When I had the privilege of teaching Oracle courseware for Oracle University, I always led the course with a question about a database administrator (DBA)’s most sacred of duties. The question in a nutshell was, “what is a system administrator’s and/or a DBA’s first duty?” The answer to the question is, of course, backup and recovery! A DBA must ensure with absolute certainty that the data he or she maintains is protected at all costs! The history of backup and recovery therefore entails a number of different modalities to perform this most sacred of duties, and it is the evolution of these products that is the topic of our discussion today.
RMAN for Oracle databases
Oracle Corporation over time developed one of the most sophisticated relational database platforms in the history of relational database technologies. The feature-rich platform attracted and held many devotees over several decades with great success. The hallmark of this technology was the development of a number of proprietary tools that perform Oracle RDBMS backups, namely RMAN, or recovery manager. RMAN affords the DBA to invoke either the SBT tape library methodology or the disk based methodology. Thus, every third-party backup and recovery vendor strives to integrate its product with RMAN through what was known as the media management layer or MML.
The MML entailed having a library that the third-party vendor developed and then tested with Oracle and its RMAN technology for certification. This process proved costly and onerous, and Oracle discontinued the practice. As time progressed, Oracle developed a number of outstanding technologies with RMAN. When it was released, the most popular method of backup was to create what are known as “RMAN backupsets.” Leveraging PL/SQL blocks of code, RMAN creates a backup of every Oracle block, the smallest increment of storage in an Oracle RDBMS. A default block size of 8K was the standard that Oracle settled on, but other block sizes were ultimately available, including 4K, or 16K block sizes that were used with OLTP (online transaction processing systems) and DSS (decision support systems) respectively.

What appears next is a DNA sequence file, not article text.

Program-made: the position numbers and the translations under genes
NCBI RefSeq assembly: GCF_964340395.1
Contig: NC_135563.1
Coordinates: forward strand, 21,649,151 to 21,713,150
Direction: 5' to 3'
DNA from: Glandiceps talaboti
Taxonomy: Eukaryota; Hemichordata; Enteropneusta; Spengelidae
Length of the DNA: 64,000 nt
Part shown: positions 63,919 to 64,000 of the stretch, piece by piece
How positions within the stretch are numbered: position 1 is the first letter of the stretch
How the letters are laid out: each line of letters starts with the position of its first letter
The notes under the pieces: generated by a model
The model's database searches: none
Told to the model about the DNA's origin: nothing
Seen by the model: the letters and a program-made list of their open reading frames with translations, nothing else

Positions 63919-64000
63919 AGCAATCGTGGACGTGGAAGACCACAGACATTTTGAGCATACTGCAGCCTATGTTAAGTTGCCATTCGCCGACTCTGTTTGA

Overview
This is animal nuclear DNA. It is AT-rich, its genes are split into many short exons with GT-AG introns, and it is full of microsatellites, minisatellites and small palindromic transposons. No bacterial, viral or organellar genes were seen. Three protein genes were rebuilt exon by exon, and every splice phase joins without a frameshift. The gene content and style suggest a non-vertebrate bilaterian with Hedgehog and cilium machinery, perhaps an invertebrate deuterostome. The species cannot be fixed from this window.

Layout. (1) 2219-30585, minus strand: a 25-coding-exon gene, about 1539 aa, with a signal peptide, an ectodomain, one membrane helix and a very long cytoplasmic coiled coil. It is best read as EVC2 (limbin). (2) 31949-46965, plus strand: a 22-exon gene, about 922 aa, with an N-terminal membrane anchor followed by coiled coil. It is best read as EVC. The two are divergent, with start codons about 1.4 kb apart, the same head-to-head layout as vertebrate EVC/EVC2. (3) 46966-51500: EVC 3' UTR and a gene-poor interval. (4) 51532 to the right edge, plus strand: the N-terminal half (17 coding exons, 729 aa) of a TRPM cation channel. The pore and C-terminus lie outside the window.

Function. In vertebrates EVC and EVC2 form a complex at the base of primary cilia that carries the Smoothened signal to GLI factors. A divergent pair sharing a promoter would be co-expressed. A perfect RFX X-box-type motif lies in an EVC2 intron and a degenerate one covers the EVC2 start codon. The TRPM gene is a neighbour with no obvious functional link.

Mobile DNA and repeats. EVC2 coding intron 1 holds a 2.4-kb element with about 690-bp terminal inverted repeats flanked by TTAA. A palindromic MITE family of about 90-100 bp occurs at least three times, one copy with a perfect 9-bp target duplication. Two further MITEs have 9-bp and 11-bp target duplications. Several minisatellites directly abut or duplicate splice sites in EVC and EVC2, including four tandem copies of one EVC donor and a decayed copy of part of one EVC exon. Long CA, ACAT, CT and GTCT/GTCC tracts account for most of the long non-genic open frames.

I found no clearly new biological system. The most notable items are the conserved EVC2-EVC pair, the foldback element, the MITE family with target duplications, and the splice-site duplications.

Thus, Oracle worked tirelessly to develop a code base that enhances the RMAN backups and strategy by affording the DBA the ability to enable and use encryption and compression algorithms that greatly enhanced the RMAN backup strategy. Ultimately, many of these compression and encryption algorithms were adopted by other third-party backup vendors or were integrated with their products. The end result was a number of industrywide technological standards, like AES-256 encryption for example. It is used by Oracle for its TDE or transparent data encryption product, as well as by many other technology stacks.
Enhancing RMAN to protect your data
Enter the evolution of products and new exciting technology platforms including those offered by Druva. Druva’s SaaS-based backup and recovery service, part of the Druva Cloud Platform which is powered by AWS, which also uses the AES-256 cipher to encrypt your backup data at rest. The rise of ransomware attacks has resulted in the need for ever more secure methods of backup and recovery, thus Druva developed solutions to not only compress your data, but also the ability to globally deduplicate and air gap it from ransomware attacks. This includes separating and/or sharding the backup metadata from the backup data to protect it even further. The older standards of just compressing and encrypting your tape and/or disk backups with RMAN have evolved greatly over time, and this is another example of how a third-party backup vendor is able to add value to the Oracle technology stack, by not only leveraging Oracle technologies, but dovetailing with the technology stack to afford even greater performance enhancements as well as protections to your data.